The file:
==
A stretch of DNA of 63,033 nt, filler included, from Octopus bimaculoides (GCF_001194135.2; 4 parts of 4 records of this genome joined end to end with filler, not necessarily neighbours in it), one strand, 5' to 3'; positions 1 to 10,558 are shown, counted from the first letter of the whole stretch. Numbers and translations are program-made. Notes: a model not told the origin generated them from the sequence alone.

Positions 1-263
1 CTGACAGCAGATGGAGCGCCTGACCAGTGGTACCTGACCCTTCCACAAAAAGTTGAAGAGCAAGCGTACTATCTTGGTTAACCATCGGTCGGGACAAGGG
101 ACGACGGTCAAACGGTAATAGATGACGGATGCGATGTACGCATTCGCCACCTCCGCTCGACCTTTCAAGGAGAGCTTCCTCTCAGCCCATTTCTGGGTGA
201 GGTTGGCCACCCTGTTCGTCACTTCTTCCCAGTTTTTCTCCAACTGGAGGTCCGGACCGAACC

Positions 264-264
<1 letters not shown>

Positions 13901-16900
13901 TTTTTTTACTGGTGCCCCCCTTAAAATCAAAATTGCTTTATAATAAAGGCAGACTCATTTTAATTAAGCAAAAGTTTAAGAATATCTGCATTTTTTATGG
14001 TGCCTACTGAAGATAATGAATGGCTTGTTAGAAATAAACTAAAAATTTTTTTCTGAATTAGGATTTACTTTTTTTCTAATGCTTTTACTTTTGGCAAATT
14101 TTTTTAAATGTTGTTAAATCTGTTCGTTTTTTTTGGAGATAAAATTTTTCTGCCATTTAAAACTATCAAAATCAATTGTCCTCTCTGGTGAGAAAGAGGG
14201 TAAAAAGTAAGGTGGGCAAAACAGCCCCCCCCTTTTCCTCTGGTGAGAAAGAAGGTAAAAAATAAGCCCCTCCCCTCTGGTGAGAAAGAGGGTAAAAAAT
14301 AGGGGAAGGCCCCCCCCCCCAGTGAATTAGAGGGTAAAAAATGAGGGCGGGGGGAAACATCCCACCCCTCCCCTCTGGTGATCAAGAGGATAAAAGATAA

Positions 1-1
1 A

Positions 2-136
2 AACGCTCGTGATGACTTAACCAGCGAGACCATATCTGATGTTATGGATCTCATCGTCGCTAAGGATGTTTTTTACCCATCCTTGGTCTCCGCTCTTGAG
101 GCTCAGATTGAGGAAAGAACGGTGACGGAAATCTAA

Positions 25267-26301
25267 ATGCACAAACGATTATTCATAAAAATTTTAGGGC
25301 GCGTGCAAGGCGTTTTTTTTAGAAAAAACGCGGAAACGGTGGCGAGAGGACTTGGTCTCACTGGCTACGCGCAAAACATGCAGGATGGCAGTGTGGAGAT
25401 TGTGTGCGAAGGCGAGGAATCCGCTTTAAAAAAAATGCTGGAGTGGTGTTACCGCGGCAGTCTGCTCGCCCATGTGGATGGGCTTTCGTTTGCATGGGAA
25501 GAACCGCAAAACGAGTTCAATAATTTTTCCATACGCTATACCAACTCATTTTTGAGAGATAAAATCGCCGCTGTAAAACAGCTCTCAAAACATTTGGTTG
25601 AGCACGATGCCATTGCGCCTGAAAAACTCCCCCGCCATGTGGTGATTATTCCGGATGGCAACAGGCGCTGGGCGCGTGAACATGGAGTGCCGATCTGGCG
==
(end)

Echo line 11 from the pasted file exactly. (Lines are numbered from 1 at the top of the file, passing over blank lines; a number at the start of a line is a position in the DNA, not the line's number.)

14101 TTTTTAAATGTTGTTAAATCTGTTCGTTTTTTTTGGAGATAAAATTTTTCTGCCATTTAAAACTATCAAAATCAATTGTCCTCTCTGGTGAGAAAGAGGG